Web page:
Energy Prices Struggle For Direction
Energy prices continue to struggle for direction this week, with crude prices down slightly, diesel up slightly and gasoline flat, leaving the complex stuck in its sideways summer trading range. Tomorrow OPEC & Friends are holding a meeting to discuss output quotas, which could be the catalyst to break prices out of their range. So far, there are no indications that a shift in policy has been made.
Even the shutdown of the country’s largest gasoline pipeline wasn’t enough to push RBOB futures through upside resistance at the 200 day moving average, and there are less than two weeks remaining of the summer grade futures contract trading in the prompt position, which is making gasoline prices look vulnerable to a big move lower if they can’t figure out a way to rally this week.
It’s a similar story for crude futures. Yes, WTI settled at its highest closing value in five months yesterday, but it has not threatened its intraday highs from earlier in the spring, and has sold off each time it’s traded near these levels. With Brent and refined products still entrenched in their sideways ranges, WTI is also looking like it’s in “rally or else” range.
Colonial’s main gasoline line remains shut, with repairs underway to fix a leak that spilled an estimated 63,000 gallons (1,500 barrels) in North Carolina. The pipeline also announced it was shifting operations to allow some gasoline to continue flowing via its main distillate line. Based on the muted market reaction, and the relatively small amount of fuel leaked, it appears that this issue will be solved in the next few days. There have been some allocation restrictions put in place in nearby terminals as a result of the reduced shipments, but so far nothing anywhere close to the widespread outages that we saw in 2016 when the pipeline had a similar shutdown following a leak.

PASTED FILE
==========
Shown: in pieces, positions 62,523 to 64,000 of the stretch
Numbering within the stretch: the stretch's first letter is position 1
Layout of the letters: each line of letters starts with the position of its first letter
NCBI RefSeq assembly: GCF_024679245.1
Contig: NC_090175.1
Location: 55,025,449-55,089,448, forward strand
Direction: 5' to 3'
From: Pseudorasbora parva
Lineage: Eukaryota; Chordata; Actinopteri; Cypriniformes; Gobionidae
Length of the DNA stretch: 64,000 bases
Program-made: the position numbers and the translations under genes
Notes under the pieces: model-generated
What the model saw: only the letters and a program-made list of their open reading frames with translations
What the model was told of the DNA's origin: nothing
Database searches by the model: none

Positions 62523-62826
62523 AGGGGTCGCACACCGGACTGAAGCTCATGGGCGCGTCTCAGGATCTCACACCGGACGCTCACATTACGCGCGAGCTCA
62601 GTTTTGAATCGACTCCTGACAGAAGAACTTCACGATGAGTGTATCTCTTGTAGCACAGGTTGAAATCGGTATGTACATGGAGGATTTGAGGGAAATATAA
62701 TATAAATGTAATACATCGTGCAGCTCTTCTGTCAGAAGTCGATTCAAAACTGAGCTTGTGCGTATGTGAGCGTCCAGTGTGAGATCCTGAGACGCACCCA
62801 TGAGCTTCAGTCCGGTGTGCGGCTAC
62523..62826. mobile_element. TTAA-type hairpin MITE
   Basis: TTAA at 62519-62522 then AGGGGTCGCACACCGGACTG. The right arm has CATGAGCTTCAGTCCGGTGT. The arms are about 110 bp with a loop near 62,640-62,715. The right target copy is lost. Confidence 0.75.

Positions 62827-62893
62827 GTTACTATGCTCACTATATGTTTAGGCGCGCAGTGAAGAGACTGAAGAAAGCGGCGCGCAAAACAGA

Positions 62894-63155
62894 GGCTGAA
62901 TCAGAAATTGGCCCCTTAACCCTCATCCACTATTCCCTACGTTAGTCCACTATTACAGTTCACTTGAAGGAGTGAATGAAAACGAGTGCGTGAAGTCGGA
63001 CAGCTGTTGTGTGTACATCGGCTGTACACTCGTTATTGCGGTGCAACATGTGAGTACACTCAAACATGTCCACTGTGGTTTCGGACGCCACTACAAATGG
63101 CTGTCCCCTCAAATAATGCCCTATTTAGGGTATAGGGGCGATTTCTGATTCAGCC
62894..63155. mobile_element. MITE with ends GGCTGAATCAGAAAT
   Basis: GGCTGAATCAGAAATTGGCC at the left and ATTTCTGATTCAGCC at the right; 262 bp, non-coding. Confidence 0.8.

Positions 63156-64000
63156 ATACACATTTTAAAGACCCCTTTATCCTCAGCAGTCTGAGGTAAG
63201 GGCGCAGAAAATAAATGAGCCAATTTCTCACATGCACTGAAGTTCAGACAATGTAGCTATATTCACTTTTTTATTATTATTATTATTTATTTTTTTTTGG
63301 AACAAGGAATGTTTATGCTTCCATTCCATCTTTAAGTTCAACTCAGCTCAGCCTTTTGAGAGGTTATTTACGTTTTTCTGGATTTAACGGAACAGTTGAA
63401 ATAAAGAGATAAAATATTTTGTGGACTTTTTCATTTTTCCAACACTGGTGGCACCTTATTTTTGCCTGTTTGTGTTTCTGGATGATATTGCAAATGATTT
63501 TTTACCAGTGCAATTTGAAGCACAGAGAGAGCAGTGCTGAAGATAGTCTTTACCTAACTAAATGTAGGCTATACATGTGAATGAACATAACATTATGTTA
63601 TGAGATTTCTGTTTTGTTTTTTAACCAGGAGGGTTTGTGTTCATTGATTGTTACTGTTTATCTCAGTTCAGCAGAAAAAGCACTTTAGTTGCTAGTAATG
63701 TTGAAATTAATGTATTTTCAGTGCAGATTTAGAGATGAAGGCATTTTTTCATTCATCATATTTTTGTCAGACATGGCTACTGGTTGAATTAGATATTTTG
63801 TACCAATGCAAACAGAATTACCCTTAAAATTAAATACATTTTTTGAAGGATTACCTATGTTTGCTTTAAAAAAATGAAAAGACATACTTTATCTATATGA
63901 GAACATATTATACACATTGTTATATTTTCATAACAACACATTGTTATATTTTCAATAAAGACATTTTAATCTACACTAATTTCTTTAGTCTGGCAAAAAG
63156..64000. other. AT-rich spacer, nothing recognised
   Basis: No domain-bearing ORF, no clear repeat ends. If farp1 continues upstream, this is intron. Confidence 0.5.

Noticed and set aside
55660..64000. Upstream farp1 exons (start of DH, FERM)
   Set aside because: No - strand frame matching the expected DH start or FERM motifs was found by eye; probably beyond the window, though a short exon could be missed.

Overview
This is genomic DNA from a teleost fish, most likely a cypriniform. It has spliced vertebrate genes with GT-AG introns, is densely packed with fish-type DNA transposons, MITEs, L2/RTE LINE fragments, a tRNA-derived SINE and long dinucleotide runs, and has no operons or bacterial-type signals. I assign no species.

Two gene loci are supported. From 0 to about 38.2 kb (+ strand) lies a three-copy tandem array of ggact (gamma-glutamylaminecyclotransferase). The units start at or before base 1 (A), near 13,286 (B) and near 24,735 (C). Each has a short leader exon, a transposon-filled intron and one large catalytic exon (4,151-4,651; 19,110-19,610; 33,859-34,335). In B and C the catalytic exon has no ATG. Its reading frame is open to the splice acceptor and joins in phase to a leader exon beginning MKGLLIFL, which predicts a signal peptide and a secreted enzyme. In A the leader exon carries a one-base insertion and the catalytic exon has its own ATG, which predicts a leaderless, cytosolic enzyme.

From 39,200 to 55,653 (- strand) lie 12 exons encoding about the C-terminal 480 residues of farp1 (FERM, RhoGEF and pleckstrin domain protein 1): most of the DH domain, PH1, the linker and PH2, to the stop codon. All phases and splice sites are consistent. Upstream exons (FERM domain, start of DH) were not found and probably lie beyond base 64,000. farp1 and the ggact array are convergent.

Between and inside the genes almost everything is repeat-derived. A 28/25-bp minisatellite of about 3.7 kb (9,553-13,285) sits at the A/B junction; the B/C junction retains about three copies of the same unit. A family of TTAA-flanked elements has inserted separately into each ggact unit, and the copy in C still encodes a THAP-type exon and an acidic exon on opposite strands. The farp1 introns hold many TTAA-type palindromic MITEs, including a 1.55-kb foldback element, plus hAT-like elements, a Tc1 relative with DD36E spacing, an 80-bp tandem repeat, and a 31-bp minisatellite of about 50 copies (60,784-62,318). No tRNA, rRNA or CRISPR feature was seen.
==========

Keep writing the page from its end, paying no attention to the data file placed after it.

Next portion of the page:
The exception to the going nowhere rule is West Coast gasoline prices that reached their highest levels since March yesterday, thanks to a pair of unplanned refinery issues on top of the numerous economic run rate reductions.
The EIA this morning reported that bio-diesel production and margins have seen less of an impact from COVID demand destruction in 2020 than other fuels. The relative lack of impact is thanks to less blend percentage restrictions than ethanol and the various incentives in place to encourage blending. The report doesn’t mention that those incentives actually helped bio-diesel prices transact for negative values for an extended period this spring when ULSD futures were below $1. It does, however, warn that bio-diesel production will be challenged by growing imports of renewable diesel.
Just in time for no one to want to use it, the White House is enabling oil drilling in the Arctic National Wildlife Refuge. That would have been useful in 2008, not so much in 2020.
The national hurricane center is giving high probabilities for two new tropical storm systems to form in the Atlantic this week. The paths are unclear this far out, but either one still has the potential to be a threat to the U.S. next week.